The first-ever United Nations Food Systems Summit was held on September 23, 2021, on the sidelines of the UN General Assembly meeting in New York. The summit was an opportunity for stakeholders – member countries, private companies and non-governmental organizations – to share their vision for rebalancing the current food system. The goal of the summit was to begin discussions that will ready global food systems to face the challenges of tomorrow, which included accelerated climate change and a global population projected to hit 10 billion by 2050.
The United Nations Food Systems Summit focused on the overall sustainability of all food systems. The theme of the inaugural summit was, “A food system where no one is left behind.”
Food security was a factor mentioned by nearly every speaker, and proved to be one of the Sustainable Development Goals that received the most attention. There was a growing acknowledgment that the current food system is not serving the needs of those who need it the most – the poor. Almost 910 million people are estimated currently to be facing hunger issues, which includes about 100 million children. The Covid-19 pandemic further exacerbated this and pushed more people towards hunger. The role food waste (almost 33%) plays in hunger was also highlighted, emphasizing the need for better post-harvest supply chain management, especially in the rural areas of developing countries.
Small farmers and their roles
The focus on food security also brought attention to the smallholders (small farmers) and their role in the food system. Small farmers are likely to face the brunt of climate change, further compounded by their lack of adequate and modern resources. As such, small farmers are expected to need more help in navigating, and persisting, in the efforts to build a more resilient food system.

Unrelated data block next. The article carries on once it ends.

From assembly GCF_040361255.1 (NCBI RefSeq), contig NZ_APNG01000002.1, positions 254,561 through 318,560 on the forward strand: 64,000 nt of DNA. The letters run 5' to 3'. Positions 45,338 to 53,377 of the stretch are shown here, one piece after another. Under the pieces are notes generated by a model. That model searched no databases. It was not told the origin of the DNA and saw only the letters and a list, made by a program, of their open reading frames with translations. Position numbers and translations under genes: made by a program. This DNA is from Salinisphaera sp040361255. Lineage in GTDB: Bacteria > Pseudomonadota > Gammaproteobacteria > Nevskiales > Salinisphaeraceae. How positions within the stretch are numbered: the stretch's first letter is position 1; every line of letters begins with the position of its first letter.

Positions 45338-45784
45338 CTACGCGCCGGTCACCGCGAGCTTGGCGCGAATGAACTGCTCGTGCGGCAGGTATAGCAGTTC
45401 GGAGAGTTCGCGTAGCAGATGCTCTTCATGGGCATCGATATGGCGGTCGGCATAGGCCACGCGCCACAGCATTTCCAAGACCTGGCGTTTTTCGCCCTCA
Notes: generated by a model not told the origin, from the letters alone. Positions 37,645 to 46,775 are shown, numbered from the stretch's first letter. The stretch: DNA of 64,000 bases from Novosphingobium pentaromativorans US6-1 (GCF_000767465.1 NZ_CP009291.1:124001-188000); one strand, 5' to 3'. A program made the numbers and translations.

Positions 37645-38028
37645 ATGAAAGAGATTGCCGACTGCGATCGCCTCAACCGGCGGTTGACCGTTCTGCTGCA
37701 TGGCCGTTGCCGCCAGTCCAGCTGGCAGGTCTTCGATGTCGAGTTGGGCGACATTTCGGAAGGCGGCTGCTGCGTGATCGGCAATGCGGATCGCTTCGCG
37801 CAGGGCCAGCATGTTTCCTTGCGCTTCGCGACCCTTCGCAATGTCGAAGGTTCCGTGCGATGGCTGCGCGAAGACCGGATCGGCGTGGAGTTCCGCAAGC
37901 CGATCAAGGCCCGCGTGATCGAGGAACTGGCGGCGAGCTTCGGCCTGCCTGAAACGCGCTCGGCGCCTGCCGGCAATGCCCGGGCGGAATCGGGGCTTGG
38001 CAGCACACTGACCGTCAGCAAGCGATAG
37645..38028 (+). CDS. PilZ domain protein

Climate change impacts
Perhaps, the biggest theme of the summit was how to increase global food production in face of increasing climate change. Climate change is likely to decrease the yields of major staple crops, which would worsen food security and hunger issues.
Helping all nations succeed
The above three factors combined highlight the effect on developing nations versus developed economies and the issue of striving for an equitable food system that could benefit all. In this context, the role developed nations could play in terms of technology transfer and debt relief was discussed and enforced the theme of the summit.
Working with nature
Speaker after speaker discussed the need to “work with nature” rather than against it as means to stabilizing the food system. Things such as using indigenous knowledge of lands, stopping deforestation, shifting dietary patterns away from predominantly meat-heavy diets and even incorporating modern technology such as gene editing, drought-tolerant varieties and low-cost sensors were discussed.
Unsurprisingly, there were very few countries that announced concrete plans and goals in terms of achieving summit goals. Rather, the emphasis of country statements was on
- fair trade and removing food trade restrictions for a smooth supply,
- transformation of local food systems to meet in-country demand,
- use of digital tools in the production and supply chain,
- nutrition education,
- school meal programs,
- and sustainable agriculture.
The European Union (EU) reemphasized their “Farm to Fork” initiative goals in terms of reducing synthetic inputs by 50% and boosting organic production to 25% of the total.
The US announced a $10 billion fund towards fighting hunger issues, with half of that being allocated for domestic spending and school nutrition. The US and the United Arab Emirates (UAE) also announced a joint mission for climate change to be launched at the UN Climate Change Summit (COP26). In addition, the US also highlighted the new “Productivity Coalition” in association with UAE, Brazil and New Zealand, looking to address food security with technological innovations that can boost production.
In addition to member countries, there were also declarations from private sector companies such as Syngenta, PepsiCo and Unilever, highlighting their plans to help their stakeholders move towards a more sustainable production system by providing information and premium price assistance.
All attention now moves to the 26th annual UN Climate Change Conference of the Parties (COP26) hosted by the UK, the first two weeks of November in Glasgow.